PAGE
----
A 100 g portion of the fruit contains 169 kJ of energy. Of that, the proximate value of carbohydrates is 36.98 g per 100g.

However, at best the fruit can be a supplement to a diet, since an average adult would have to eat 5 kg of it every day to meet the RDA value of 2000 kcal.

The immune booster: The jacket plum

The jacket plum’s fruit is so packed with lysine, it far exceeds the required daily intake for adults, the researchers found. The jacket plum is also known as Pappea capensis.

Lysine supports healthy growth and development in young children. It is also needed to maintain a healthy immune function, especially against viruses.

Each fruit tested in the study exceeded the WHO RDA for 24 hours in adults, says Moteetee. The highest lysine sampled in the study was 0.77 g per 100 g portion. This is far higher than the required daily intake of 0.0003 g/100 g recommended by the WHO.

Pappea capensis also had the highest quantities of methionine (0.15 g/100 mg) and threonine (0.31 g/mg). Its methionine value is equivalent to the WHO RDA, but lower than recommended by the FDA.

Accompanying the protein is also good dollop of fat, at 5.11 g per 100 g portion.

Like the white olive, the jacket plum contains several of the essential amino acids recommended by the WHO.

The tree looks like an ordinary African tree. But sheep like the leaves so much, they trim trees in the Karoo into lollipop shapes, says Prof Ben-Erik van Wyk. He holds a National Research Chair in Indigenous Plant Use at the University of Johannesburg. He has published a series of books about Southern African plants and their medicinal and traditional uses.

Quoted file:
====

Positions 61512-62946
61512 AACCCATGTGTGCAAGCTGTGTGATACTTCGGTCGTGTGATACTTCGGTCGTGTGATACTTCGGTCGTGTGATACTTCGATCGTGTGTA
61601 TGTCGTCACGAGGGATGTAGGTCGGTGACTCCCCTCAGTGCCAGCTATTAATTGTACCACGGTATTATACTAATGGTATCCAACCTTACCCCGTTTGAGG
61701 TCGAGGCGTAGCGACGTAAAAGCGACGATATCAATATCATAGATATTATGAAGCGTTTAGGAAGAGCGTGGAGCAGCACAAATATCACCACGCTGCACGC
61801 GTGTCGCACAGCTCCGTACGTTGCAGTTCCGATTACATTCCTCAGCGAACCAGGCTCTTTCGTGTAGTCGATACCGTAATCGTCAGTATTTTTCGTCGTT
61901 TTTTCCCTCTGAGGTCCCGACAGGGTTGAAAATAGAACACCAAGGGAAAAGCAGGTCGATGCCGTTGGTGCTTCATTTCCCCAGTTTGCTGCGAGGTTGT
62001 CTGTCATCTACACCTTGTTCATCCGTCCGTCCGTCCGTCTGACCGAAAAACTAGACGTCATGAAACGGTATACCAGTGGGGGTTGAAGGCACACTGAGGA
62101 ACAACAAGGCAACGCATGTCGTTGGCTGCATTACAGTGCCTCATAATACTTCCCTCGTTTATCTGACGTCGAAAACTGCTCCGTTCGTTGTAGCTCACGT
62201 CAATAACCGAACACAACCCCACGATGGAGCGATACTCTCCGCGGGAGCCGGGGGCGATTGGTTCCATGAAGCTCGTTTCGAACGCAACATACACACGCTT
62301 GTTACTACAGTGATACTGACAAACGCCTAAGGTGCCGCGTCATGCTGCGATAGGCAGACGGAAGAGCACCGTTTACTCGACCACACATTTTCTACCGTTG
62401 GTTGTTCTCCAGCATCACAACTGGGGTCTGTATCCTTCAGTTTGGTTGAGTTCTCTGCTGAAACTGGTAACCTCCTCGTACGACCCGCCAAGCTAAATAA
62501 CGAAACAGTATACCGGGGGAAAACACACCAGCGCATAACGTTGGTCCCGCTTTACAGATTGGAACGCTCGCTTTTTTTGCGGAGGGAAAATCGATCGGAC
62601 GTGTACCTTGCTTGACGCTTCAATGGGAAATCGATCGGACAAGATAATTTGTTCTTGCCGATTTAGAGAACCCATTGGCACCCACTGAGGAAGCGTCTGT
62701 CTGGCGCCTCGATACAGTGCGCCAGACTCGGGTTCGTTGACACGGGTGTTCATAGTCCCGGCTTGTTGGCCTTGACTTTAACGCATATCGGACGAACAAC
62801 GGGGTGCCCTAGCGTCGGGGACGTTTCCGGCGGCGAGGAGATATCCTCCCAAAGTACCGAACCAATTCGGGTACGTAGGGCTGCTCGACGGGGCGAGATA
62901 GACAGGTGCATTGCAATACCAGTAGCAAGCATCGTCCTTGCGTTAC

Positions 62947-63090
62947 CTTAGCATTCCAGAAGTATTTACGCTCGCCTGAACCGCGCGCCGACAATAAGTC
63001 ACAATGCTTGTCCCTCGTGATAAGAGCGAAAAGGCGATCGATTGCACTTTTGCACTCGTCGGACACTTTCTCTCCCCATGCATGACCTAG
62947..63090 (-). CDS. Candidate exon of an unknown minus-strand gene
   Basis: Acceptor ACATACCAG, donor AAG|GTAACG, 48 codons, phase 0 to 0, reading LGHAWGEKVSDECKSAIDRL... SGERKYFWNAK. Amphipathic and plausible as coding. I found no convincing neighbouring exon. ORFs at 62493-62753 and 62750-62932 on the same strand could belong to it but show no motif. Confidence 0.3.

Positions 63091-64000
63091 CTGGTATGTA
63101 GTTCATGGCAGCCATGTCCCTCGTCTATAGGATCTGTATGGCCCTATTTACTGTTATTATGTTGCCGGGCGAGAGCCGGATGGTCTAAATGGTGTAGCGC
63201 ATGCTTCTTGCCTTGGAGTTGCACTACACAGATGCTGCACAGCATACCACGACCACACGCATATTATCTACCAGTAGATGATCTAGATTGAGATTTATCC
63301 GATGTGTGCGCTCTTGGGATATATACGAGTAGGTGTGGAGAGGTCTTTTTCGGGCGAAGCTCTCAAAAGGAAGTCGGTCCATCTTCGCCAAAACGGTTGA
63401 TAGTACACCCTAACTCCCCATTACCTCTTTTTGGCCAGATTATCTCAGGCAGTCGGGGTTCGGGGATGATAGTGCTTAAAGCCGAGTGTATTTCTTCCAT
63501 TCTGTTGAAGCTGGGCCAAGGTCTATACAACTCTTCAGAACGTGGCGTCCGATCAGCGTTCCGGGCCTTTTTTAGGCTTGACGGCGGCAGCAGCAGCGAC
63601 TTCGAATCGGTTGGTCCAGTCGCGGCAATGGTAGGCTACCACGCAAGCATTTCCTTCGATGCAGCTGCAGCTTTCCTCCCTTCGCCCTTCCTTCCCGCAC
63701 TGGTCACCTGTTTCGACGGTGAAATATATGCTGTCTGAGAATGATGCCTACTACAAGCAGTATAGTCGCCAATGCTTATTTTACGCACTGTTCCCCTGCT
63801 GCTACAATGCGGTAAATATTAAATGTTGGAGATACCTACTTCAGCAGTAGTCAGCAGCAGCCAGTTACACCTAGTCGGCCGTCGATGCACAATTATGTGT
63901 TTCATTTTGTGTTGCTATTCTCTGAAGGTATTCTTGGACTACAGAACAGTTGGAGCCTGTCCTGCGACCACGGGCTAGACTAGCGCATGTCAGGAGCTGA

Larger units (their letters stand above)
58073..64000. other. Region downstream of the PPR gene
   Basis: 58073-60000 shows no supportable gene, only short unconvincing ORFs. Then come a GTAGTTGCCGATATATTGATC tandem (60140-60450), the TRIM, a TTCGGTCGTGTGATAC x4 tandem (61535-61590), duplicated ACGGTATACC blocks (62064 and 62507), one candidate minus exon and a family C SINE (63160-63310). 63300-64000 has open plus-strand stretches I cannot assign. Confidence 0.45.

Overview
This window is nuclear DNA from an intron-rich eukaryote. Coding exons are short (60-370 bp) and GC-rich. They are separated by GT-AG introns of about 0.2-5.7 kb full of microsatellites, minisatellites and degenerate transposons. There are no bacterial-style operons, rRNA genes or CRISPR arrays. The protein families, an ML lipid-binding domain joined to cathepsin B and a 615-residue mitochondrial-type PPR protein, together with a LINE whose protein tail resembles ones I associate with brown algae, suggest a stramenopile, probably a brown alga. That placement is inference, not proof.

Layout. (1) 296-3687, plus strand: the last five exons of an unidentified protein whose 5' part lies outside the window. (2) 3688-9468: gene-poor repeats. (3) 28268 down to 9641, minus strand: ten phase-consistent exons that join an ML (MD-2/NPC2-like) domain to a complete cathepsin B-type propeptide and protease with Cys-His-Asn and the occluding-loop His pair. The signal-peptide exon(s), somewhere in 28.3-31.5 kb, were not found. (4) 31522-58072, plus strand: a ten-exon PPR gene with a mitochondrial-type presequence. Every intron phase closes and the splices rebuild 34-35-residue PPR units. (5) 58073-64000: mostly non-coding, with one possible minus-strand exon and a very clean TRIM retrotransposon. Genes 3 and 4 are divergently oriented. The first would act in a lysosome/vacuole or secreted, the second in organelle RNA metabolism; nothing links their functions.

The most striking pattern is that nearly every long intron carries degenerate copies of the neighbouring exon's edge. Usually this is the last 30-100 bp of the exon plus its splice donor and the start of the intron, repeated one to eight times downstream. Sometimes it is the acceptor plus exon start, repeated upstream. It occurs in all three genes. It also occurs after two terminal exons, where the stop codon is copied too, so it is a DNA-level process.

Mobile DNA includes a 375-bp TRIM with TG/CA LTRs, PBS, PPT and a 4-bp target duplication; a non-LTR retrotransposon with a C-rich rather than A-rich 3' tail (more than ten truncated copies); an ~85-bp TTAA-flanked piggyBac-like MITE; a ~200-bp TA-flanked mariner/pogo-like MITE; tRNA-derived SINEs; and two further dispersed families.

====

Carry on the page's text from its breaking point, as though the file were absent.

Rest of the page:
“The tree is used by many cultures in Southern Africa for traditional medicine. The plant is related to the lychee, in the family Sapindaceae. The edible part in both is not the fruit itself but a fleshy attachment to the seed, which is called an aril,” he adds.

Immune boost from wild fruit

All 14 of the fruits in the study contain lysine, an essential amino acid for healthy immune function in people, says Moteetee. Even better, all of them significantly exceed the RDA guideline from the WHO.

The jacket plum has the highest lysine content and is also easy to grow.

“These fruits need to be studied further to determine their commercial potential,” says Moteetee. “Measuring protein quality will tell us how digestible and bioavailable the amino acids in these fruits are, for example.”

Reference: ” Proximate Analyses and Amino Acid Composition of Selected Wild Indigenous Fruits of Southern Africa” by Nozipho P. Sibiya, Eugenie Kayitesi and Annah N. Moteetee, 8 April 2021, Plants.
DOI: 10.3390/plants10040721

The authors would like to acknowledge the University of Johannesburg for financial and logistical support. We are indebted to the Agricultural Research Council (ARC) Institute for Tropical and Subtropical Crops, Nelspruit for fruit samples. The National Research Foundation is acknowledged for funding the project.